Thursday, October 20, 2011

"icebreaker" artist trading cards

      Although the concept of this trading card icebreaker is relatively self-explanatory, the amount of success and effort involved with it is not. I've included it here because I feel it to be a uniquely ambitious idea for building community and interests around the arts. Young people love to collect things, as do some of their parents but, to collect something small that is original, without expense is not frequently done in public school environments. The additional fact that the creations are also the result of a fellow art enthusiast adds even greater interest to their collectibility. If your students take so much time and interest in collecting stamps, sea shells and baseball cards, just think of what they could collect in terms of genuine friendships through ATCs. I think their family members would find the activity fascinating as well.
      Go to the Home of the Artist Trading Cards: A Collaborative Cultural Performance, to review the history of ATCs and some design ideas too. 
      ATCs may be produced under a wide variety of categories and with almost any medium. There are a few rules, however. 

"Artist Trading Cards (or ATCs) are miniature works of art about the same size as modern baseball cards, or 2 ½ X 3 ½ inches (63 mm X 89 mm), small enough to fit inside standard card-collector pockets, sleeves or sheets. The ATC movement developed out of the mail art movement and has its origins in Switzerland. Cards are produced in various media, including dry media (pencils, pens, markers, etc.), wet media (watercolor, acrylic paints, etc.), paper media (in the form of collage, papercuts, found objects, etc.) or even metals or cloth. The cards are usually traded or exchanged rather than sold."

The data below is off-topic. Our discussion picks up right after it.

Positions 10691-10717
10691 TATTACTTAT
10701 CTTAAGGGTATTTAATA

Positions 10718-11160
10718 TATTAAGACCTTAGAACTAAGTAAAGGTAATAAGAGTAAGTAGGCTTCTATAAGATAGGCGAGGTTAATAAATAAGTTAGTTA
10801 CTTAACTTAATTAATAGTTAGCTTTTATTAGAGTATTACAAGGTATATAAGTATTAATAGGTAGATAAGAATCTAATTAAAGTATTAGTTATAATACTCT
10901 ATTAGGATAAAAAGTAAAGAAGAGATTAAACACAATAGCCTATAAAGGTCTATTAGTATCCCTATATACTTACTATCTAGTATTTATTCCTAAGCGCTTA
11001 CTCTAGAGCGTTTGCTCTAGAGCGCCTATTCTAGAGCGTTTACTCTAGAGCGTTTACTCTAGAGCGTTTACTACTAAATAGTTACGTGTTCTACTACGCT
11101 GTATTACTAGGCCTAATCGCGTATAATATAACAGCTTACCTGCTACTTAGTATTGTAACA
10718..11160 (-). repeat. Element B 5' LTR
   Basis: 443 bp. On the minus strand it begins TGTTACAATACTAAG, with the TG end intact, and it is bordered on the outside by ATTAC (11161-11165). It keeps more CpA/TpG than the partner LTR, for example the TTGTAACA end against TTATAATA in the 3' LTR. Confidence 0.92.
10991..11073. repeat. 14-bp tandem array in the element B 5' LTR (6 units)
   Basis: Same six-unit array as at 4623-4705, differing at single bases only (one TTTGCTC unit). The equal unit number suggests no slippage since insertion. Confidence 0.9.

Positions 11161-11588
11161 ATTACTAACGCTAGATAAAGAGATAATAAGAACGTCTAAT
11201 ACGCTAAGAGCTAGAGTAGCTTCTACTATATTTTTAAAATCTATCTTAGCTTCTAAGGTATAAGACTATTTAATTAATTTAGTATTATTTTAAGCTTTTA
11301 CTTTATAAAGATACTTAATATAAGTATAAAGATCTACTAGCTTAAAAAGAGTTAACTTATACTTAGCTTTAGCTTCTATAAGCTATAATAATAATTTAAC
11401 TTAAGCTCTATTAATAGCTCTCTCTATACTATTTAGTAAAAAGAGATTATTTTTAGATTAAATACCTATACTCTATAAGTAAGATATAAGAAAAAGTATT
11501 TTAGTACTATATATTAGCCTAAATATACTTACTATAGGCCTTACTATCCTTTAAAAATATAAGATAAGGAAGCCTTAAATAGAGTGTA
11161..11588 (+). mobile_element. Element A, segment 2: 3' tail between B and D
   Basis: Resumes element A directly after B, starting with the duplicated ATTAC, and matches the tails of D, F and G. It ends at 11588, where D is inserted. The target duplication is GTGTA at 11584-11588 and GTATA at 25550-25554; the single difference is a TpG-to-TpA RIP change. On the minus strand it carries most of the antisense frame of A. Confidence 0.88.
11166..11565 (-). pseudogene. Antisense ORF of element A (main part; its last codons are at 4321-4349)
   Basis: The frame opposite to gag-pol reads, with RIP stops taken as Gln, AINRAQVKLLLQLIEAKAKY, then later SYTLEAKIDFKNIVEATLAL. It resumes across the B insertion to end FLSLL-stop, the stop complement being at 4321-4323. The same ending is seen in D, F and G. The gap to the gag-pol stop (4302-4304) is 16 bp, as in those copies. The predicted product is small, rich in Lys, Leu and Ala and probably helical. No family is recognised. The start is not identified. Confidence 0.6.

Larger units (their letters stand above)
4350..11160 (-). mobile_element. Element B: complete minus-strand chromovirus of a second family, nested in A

Art teachers or even other faculty members may wish to establish a trading card club or an event that hosts trading card sessions twice to three times during the school year. It would be a unique way for students to maintain friendships over the summer break or to meet new student artists during the first week of school. Make sure your students sign their cards on the back, date them, and include a bit of interesting information about themselves on the reverse side of their cards.
      ACTs are kept in 9-Pocket Trading Card Pages that tuck neatly into a large three ring binder. Collect cards from your peers, your teachers, church youth group and local artists. The possibilities are endless.
      Card Swaps for adults are now hosted at the Red Lead shop in Webster Groves. Sharon and Chris are the paper artists who sponsor these events.

More links about ATCs and ACEO cards:

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